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Back Injury Prevention. LG #18. A. Background. The Back Supports the Whole Body. Spine consists of 33 bones Upper 24 separated by discs acting as cushions Spinal cord is half-inch cable of nerves Controls all activity below the neck Thirty-one branches of nerves extend form spinal cord

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Presentation Transcript
the back supports the whole body
The Back Supports the Whole Body
  • Spine consists of 33 bones
    • Upper 24 separated by discs acting as cushions
  • Spinal cord is half-inch cable of nerves
    • Controls all activity below the neck
  • Thirty-one branches of nerves extend form spinal cord
    • Sends information to the brain, and orders to the muscles
causes of back problems
Causes of Back Problems
  • Overweight
    • Can put extra stress on muscles
  • Out of shape
    • Weak muscles can’t do supporting job
  • Poor posture
    • Puts unnecessary pressure and curvature on the back
common back problems
Common Back Problems
  • Muscle fatigue and strain
  • Fractured vertebra
    • May injure spinal cord and cause paralysis
  • Ruptured or “slipped” disc
    • Presses on spinal nerves and causes pain in back and legs
  • Diseases
    • Arthritis
    • Other infections

Slipped

Disc

exercise and posture
Exercise and Posture
  • Exercises to strengthen back muscles
    • Pelvic tilt
    • Knees-to-chest
    • Bent-leg sit-ups
  • Exercises to help posture
    • Sit with knees higher than hips. Lift feet slightly while keeping back against backrest
    • Stand tall--head high, chin in, chest out. Lean forward, knees slightly bent
more self help
More Self-Help
  • Sleep on firm mattress
    • Lie on side with hips and knees bent
    • Avoid sleeping on stomach
  • Adjust desk chair to properly support back
  • Stretch frequently & readjust posture to relieve fatigue
safe lifting rules
Safe Lifting Rules
  • Stand close to the object--have a firm footing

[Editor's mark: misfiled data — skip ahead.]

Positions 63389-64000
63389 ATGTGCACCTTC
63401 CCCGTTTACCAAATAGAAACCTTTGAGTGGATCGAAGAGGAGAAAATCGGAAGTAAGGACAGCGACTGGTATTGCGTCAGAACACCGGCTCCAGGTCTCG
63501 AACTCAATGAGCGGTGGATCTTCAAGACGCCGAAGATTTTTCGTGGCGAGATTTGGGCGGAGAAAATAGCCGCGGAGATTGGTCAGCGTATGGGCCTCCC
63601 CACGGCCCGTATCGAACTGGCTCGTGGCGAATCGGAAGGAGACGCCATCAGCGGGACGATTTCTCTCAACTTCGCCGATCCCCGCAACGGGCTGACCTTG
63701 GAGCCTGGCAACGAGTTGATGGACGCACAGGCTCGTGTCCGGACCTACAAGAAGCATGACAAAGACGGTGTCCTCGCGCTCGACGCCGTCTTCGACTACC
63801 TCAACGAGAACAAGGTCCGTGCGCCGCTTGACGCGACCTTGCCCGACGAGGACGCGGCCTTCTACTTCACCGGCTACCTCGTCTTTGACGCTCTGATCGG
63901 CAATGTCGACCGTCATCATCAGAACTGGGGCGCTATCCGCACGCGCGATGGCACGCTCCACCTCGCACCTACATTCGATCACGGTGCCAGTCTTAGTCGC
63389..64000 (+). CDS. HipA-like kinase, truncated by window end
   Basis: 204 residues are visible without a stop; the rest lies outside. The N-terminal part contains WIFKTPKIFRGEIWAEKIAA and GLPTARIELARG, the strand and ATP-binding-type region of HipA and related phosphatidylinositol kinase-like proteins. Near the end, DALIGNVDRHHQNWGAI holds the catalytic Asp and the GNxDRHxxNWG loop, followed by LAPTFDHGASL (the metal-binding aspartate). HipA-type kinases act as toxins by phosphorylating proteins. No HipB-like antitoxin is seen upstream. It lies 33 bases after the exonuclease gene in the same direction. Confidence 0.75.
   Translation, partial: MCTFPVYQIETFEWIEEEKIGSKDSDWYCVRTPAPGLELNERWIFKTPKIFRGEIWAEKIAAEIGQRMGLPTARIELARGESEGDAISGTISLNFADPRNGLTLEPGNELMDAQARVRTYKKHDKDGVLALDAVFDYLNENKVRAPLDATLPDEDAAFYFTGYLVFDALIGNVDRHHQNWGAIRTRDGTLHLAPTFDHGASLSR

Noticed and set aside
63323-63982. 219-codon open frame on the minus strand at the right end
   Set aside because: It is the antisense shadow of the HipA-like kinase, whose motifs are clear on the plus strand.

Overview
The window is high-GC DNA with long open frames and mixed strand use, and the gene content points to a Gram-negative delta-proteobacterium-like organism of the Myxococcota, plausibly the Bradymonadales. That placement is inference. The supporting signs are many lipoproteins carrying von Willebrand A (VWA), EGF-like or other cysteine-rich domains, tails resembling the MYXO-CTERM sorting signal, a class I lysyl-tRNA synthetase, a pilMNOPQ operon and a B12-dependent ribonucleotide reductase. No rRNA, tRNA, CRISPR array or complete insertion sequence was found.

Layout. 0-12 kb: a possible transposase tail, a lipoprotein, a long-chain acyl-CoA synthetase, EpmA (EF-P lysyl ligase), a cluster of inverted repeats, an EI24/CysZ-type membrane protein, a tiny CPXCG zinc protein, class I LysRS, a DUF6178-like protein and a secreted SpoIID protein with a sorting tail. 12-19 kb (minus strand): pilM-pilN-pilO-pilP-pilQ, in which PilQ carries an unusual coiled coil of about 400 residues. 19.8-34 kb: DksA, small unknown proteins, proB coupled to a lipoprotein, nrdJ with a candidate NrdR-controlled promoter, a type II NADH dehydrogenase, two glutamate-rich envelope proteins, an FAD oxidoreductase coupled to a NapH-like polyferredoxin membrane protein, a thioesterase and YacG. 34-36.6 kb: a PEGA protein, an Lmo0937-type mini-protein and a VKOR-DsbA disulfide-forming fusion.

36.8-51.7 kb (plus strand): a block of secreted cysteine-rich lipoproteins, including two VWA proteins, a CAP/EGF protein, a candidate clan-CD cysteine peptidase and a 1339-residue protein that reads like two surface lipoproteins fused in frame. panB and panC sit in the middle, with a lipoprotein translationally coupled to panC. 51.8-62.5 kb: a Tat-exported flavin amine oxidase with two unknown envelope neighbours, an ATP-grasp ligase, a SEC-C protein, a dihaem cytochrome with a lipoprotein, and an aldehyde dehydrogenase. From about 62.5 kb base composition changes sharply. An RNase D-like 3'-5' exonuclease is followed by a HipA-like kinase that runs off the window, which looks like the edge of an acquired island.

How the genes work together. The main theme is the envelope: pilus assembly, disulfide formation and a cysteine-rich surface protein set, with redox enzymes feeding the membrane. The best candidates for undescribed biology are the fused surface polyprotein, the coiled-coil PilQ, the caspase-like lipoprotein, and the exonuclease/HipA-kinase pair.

• Keep the back straight while bending the knees
  • Grasp the object firmly
  • Lift with the leg muscles
    • Slowly straighten legs and bring back to vertical position
safe lifting rules1
Safe Lifting Rules
  • Hold object firmly close to the body while moving
  • Use same motions to set object down
  • Avoid sudden, jerky motions
  • Turn with feet instead of back
  • Do not extend arms too far away from the body to set object down
use your head before you use your back
Use Your Head Before You Use Your Back
  • Examine an object for best way to hold it
  • Check for sharp edges, grease, moisture
  • Clear path of obstructions & trip hazards
  • Know where and how to deposit object
  • If in doubt--get help!
special precautions
Special Precautions
  • Overhead Lifting
    • Keep firm footing
    • Get a ladder or platform
    • Get help!
  • Heavy objects
    • Use more than one person
    • Break down object into smaller loads
on the job
On-the-Job
  • Keep knees bent to flatten the back
  • Bend knees deeply to relieve strain--when working low
  • Plant feet firmly for all lifting jobs
  • Dismount from platforms/vehicles carefully
    • Lower yourself slowly
    • Don’t jump!
on the job1
On-the-Job
  • Don’t try to catch falling objects
  • When driving
    • Keep seat forward
    • Keep knees bent & higher than hips
  • Use moving & lifting tools
    • Hand trucks
    • Hoists
    • Dollies
what about home
What About Home?
  • Choose lightweight tools with long handles
  • Stand near work instead of reaching
  • For shoveling:
    • Keep hands separated for good leverage
    • Lift with knees--back straight
    • Don’t twist
  • Use work saving devices
  • Stop and stretch often
spinal fractures
Spinal Fractures
  • Can be caused by a severe blow or twist to person’s head, neck, or back
  • Possible fracture symptoms may include:
    • Severe pain across chest, abdomen, or down legs
    • Muscle spasms
    • Weakness or numbness below the area of injury
what do i do
What do I do?
  • Call away a MEDICAL EMERGENCY
  • DO NOT move the victim
  • If movement is unavoidable, get helpers to keep head, neck and back straight
  • Do not let victim attempt to sit, stand, or walk
what about first aid for a strain or sprain
What about First Aid for a Strain or Sprain?
  • Call for medical help
  • Assist the victim in lying flat or assuming a position of least pain
  • Avoid unnecessary movement until help arrives
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